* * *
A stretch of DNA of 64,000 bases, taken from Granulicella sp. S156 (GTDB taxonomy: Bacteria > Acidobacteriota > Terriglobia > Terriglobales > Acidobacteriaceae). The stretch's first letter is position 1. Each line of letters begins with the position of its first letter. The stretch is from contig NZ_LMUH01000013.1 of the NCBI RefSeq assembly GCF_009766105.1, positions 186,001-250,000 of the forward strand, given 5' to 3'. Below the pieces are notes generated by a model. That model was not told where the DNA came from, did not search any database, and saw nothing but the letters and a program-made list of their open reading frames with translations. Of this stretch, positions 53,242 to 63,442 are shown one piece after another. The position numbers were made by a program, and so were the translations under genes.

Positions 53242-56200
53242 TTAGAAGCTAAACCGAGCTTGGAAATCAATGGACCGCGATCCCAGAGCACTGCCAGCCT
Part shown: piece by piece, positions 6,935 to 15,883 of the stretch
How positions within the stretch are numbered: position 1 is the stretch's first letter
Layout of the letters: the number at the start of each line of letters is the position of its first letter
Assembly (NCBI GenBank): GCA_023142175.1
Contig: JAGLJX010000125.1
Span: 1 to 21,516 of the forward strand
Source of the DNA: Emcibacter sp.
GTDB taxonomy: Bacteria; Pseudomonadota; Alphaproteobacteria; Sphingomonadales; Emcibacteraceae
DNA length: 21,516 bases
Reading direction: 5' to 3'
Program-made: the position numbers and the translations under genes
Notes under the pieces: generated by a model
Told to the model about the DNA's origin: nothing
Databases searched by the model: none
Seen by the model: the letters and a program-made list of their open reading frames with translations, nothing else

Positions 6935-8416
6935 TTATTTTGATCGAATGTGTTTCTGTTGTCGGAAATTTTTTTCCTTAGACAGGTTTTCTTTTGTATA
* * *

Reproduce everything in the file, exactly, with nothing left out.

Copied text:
A stretch of DNA of 64,000 bases, taken from Granulicella sp. S156 (GTDB taxonomy: Bacteria > Acidobacteriota > Terriglobia > Terriglobales > Acidobacteriaceae). The stretch's first letter is position 1. Each line of letters begins with the position of its first letter. The stretch is from contig NZ_LMUH01000013.1 of the NCBI RefSeq assembly GCF_009766105.1, positions 186,001-250,000 of the forward strand, given 5' to 3'. Below the pieces are notes generated by a model. That model was not told where the DNA came from, did not search any database, and saw nothing but the letters and a program-made list of their open reading frames with translations. Of this stretch, positions 53,242 to 63,442 are shown one piece after another. The position numbers were made by a program, and so were the translations under genes.

Positions 53242-56200
53242 TTAGAAGCTAAACCGAGCTTGGAAATCAATGGACCGCGATCCCAGAGCACTGCCAGCCT
Part shown: piece by piece, positions 6,935 to 15,883 of the stretch
How positions within the stretch are numbered: position 1 is the stretch's first letter
Layout of the letters: the number at the start of each line of letters is the position of its first letter
Assembly (NCBI GenBank): GCA_023142175.1
Contig: JAGLJX010000125.1
Span: 1 to 21,516 of the forward strand
Source of the DNA: Emcibacter sp.
GTDB taxonomy: Bacteria; Pseudomonadota; Alphaproteobacteria; Sphingomonadales; Emcibacteraceae
DNA length: 21,516 bases
Reading direction: 5' to 3'
Program-made: the position numbers and the translations under genes
Notes under the pieces: generated by a model
Told to the model about the DNA's origin: nothing
Databases searched by the model: none
Seen by the model: the letters and a program-made list of their open reading frames with translations, nothing else

Positions 6935-8416
6935 TTATTTTGATCGAATGTGTTTCTGTTGTCGGAAATTTTTTTCCTTAGACAGGTTTTCTTTTGTATA